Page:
The icosians are a specific set of Hamiltonian quaternions with the same symmetry as the 600-cell. The icosians lie in the golden field, (a + b√5) + (c + d√5)i + (e + f√5)j + (g + h√5)k, where the eight variables are rational numbers. The finite sums of the 120 unit icosians are called the icosian ring.
The 120 vertices of the 600-cell form a group under quaternionic multiplication. This group is often called the binary icosahedral group and denoted by 2I as it is the double cover of the ordinary icosahedral group I. It occurs twice in the rotational symmetry group RSG of the 600-cell as an invariant subgroup, namely as the subgroup 2I_{L} of quaternion left-multiplications and as the subgroup 2I_{R} of quaternion right-multiplications. Each rotational symmetry of the 600-cell is generated by specific elements of 2I_{L} and 2I_{R}; the pair of opposite elements generate the same element of RSG. The centre of RSG consists of the non-rotation Id and the central inversion −Id. We have the isomorphism RSG ≅ (2I_{L} × 2I_{R}) / {Id, -Id}. The order of RSG equals 120 × 120/2 = 7200.
The binary icosahedral group is isomorphic to SL(2,5).
The full symmetry group of the 600-cell is the Weyl group of H_{4}. This is a group of order 14400. It consists of 7200 rotations and 7200 rotation-reflections. The rotations form an invariant subgroup of the full symmetry group. The rotational symmetry group was described by S.L. van Oss (1899); see References.
Visualization[edit | edit source]
The symmetries of the 3-D surface of the 600-cell are somewhat difficult to visualize due to both the large number of tetrahedral cells, and the fact that the tetrahedron has no opposing faces or vertices. One can start by realizing the 600-cell is the dual of the 120-cell. One may also notice that the 600-cell also contains the vertices of a dodecahedron, which with some effort can be seen in most of the below perspective projections.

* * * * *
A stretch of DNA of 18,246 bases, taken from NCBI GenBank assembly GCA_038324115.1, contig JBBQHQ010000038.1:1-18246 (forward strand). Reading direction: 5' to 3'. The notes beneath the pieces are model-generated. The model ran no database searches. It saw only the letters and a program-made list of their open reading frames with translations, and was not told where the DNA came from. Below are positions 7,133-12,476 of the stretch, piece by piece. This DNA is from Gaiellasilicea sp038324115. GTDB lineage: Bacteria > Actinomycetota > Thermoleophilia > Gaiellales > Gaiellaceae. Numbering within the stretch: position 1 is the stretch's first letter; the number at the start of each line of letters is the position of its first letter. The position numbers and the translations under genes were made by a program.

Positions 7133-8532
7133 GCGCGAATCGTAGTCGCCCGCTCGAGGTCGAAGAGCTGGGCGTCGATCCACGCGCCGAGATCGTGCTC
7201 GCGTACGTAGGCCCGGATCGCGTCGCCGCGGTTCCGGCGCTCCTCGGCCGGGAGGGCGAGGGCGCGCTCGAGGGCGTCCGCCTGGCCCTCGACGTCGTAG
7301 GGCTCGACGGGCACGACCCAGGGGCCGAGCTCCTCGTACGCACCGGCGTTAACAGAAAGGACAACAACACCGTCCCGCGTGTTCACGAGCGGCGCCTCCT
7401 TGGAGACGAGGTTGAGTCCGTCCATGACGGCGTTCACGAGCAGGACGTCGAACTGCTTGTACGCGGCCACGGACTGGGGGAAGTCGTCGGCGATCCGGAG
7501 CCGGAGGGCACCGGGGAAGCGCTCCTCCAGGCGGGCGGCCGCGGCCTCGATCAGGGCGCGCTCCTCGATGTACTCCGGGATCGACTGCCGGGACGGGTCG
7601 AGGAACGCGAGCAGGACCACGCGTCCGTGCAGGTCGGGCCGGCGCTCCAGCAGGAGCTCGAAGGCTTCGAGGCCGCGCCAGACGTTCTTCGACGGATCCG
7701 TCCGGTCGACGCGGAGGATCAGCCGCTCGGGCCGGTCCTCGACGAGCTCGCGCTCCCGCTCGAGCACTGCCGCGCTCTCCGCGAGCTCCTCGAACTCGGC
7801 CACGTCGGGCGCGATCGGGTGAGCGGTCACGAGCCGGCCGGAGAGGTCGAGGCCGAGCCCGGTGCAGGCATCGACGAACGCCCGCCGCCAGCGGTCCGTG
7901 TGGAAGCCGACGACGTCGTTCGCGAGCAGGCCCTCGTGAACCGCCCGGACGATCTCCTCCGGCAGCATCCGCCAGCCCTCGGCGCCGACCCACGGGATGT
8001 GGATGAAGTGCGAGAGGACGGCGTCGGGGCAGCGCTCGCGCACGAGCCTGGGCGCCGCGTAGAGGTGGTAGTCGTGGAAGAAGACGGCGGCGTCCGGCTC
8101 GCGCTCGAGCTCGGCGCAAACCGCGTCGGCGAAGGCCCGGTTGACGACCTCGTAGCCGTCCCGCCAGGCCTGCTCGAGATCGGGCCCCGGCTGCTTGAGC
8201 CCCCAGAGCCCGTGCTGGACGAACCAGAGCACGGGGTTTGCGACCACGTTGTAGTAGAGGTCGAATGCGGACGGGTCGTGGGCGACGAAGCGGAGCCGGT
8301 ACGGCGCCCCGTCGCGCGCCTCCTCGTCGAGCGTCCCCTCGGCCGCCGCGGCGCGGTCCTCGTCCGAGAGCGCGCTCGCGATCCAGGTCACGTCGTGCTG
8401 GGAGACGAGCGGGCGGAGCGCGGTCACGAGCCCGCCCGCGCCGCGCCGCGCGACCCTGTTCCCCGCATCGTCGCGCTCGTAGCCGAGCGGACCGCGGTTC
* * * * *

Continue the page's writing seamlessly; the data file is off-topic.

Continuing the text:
Each tetrahedral cell touches, in some manner, 56 other cells. One cell contacts each of the four faces; two cells contact each of the six edges, but not a face; and ten cells contact each of the four vertices, but not a face or edge.
Union of two tori[edit | edit source]
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The 120-cell can be decomposed into two disjoint tori. Since it is the dual of the 600-cell, this same dual tori structure exists in the 600-cell, although it is somewhat more complex. The 10-cell geodesic path in the 120-cell corresponds to a 10-vertex decagon path in the 600-cell. Start by assembling five tetrahedra around a common edge. This structure looks somewhat like an angular "flying saucer". Stack ten of these, vertex to vertex, "pancake" style. Fill in the annular ring between each "saucer" with 10 tetrahedra forming an icosahedron. You can view this as five, vertex stacked, icosahedral pyramids, with the five extra annular ring gaps also filled in. The surface is the same as that of ten stacked pentagonal antiprisms. You now have a torus consisting of 150 cells, ten edges long, with 100 exposed triangular faces, 150 exposed edges, and 50 exposed vertices. Stack another tetrahedron on each exposed face. This will give you a somewhat bumpy torus of 250 cells with 50 raised vertices, 50 valley vertices, and 100 valley edges. The valleys are 10 edge long closed paths and correspond to other instances of the 10-vertex decagon path mentioned above. These paths spiral around the center core path, but mathematically they are all equivalent. Build a second identical torus of 250 cells that interlinks with the first. This accounts for 500 cells. These two tori mate together with the valley vertices touching the raised vertices, leaving 100 tetrahedral voids that are filled with the remaining 100 tetrahedra that mate at the valley edges. This latter set of 100 tetrahedra are on the exact boundary of the duocylinder and form a clifford torus. They can be "unrolled" into a square 10x10 array. Incidentally this structure forms one tetrahedral layer in the tetrahedral-octahedral honeycomb.